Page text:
If nothing else, Australian blogger Nic Cubrilovic is giving Facebook a sense of what it feels like to have someone watching you all the time. No sooner is one Facebook cookie drama damped down than he triggers another. In that latest to-and-fro, Cubrilovic asserts that the Facebook ‘datr’ cookie, which sparked a drama earlier …
To accidentally track one cookie, Mr. Zuckerberg, may be regarded as a misfortune;
To track both looks like carelessness.
or more precisely
a careless disregard for your users.
don't forget they are your meal ticket, bitch.
You don't know sheep.
They'll let a lot of little things slide and if its out of sight, its out of mind....
What's interesting that people will bitch all day and protest when a government gets all intrusive and watches their every move, yet when a company does this they don't make a peep.
Hint: There are laws protecting us from intrusive governments. Not so much when its a company....
"They don't know sheep."
Butt, they DO know $haggable $heep", and haggable heaps. It hurts when they use overtightened or imbalanced shears.
Awww, Facebook, eh ?
Let's get'em, lads !
You lie down with dogs
you get fleas.....
All the sheeple please, carry on eroding your (and ultimately mine) privacy......
In the future......
....genuine privacy will be a status symbol afforded only by a few.
I'm hanging onto mine for all it's worth*
* and I reckon it's worth a LOT.
At home I browse Facebook and Twitter with a different browser to the one I use for everything else, so it is noticeable when facebook.com cookies appear on the FB-free browser. It happens with Twitter as well, their cookies appear on the 'clean' browser.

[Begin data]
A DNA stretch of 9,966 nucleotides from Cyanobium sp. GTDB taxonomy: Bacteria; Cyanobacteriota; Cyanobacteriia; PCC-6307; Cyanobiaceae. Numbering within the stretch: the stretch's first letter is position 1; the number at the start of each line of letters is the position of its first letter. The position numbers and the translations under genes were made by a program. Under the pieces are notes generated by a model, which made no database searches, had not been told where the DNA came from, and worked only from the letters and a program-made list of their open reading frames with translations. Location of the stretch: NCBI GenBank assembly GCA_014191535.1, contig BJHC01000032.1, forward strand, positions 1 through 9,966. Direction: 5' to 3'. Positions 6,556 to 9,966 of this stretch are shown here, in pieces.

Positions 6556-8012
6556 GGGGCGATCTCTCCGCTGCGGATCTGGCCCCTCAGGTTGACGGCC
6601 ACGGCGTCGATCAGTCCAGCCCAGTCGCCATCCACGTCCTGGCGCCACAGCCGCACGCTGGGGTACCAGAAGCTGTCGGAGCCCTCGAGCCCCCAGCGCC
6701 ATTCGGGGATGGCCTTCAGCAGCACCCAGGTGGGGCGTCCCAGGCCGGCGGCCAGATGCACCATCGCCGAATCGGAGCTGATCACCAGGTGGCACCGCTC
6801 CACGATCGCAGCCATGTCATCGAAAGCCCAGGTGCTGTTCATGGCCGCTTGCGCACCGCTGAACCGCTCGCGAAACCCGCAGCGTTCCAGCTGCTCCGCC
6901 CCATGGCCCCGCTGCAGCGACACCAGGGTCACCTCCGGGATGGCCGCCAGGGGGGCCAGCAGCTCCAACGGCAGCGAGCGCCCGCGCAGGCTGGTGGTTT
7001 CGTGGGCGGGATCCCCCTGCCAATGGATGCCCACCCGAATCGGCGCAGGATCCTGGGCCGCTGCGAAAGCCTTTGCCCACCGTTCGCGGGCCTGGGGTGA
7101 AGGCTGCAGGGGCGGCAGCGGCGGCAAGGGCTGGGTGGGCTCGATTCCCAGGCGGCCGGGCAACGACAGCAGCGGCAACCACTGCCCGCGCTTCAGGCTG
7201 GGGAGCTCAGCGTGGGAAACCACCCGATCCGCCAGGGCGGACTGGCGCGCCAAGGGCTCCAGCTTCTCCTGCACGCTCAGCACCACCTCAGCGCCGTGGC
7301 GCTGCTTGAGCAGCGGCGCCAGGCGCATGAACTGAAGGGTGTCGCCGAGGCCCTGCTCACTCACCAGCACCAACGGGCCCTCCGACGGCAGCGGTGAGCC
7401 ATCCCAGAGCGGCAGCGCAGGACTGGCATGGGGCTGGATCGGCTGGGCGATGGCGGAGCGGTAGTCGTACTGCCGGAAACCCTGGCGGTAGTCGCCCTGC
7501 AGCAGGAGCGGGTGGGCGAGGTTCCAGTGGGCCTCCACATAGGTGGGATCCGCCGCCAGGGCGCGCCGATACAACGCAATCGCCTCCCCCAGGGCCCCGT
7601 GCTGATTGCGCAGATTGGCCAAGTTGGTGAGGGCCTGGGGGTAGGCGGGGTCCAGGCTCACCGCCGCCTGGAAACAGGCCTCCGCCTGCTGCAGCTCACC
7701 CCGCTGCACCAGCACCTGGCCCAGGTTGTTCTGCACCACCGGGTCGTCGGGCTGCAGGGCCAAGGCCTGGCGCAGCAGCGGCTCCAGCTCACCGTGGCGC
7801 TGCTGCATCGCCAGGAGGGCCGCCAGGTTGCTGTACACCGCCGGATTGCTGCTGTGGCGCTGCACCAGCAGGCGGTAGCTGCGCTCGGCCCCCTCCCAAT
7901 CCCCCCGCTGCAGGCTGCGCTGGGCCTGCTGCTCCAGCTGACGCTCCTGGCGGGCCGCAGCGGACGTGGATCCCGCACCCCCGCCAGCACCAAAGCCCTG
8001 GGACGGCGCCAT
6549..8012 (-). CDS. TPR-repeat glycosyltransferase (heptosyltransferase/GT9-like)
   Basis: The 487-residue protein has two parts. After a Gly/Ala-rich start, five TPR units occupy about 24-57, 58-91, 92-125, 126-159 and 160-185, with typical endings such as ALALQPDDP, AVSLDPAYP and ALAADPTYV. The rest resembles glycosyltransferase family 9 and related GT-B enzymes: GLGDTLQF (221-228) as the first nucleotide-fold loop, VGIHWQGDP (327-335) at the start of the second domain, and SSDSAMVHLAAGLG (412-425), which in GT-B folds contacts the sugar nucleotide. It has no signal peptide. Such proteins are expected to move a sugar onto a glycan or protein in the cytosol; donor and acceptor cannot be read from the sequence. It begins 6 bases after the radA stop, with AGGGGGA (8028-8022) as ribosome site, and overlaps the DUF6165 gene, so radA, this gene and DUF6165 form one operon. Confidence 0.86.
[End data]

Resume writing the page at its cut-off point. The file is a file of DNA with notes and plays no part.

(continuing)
Here's one to ponder...
Just now I logged in to The Register forums, posted a comment, *logged out* and returned to the home page for further reading. Once there I opend a new link in a new tab. To my surprise the right hand column of another comments page displayed "Welcome, [my handle]..." But I am logged out, you should not 'know' who I am any more! (Process then repeated, same result).
Tsk... What would you lot say if *that* happened on FB? :)
[FYI... Firefox + AdBlock + Ghostery + NoScript]
Ghostery does the job!
Who's responsible for the cookie legally speaking?
If I have a website in Europe that doesn't set any cookies I don't have to ask the user to allow me to store them. If I add a facebook like button to the site then cookies are created without express permission.
So who is "breaking" the law is it me or facebook?
The German government have declared Like buttons being displayed without the visitor's express permission to be illegal!
Heise got around it by replacing the Like button with a slider control, which you slide to enable Like, +1 etc.
mmm mmm! what's cooking?
smells like a little boiling frog there. Zucky and the corporate masters are slowly turning up the heat and we're all begging to hop in the pot.
"Bankers" and "wall street" didn't get into power without our help and allowance. Best thing to do is give up the shiny toys before they become a problem, and not do some attention-Wh0ring "protests" after it's too late. Same for all the tracking of "social media" which is only about advertising and consumerism at the end.
so, I wonder though...
sure FB is a slimy cesspool of time suck and attention whoring that only exists to turn more people into better consumers..but how much of the "whistleblowing" and subsequent hype is actually powered by competitors' motives?
Go on a diet & get rid of your cookies
Why would anyone in his right mind keep cookies between sessions? I keep my browsers set to whack cookies at shutdown and run cookie erasers regularly. I once even got Netscape to back off ( I believe) when I told them their cookies were theft of my property and I intended to take action if they didn't kill them.
Thank you El Reg
for implanting that cartoon/song in my head for the day. All hopes of productivity have now gone out of the window!
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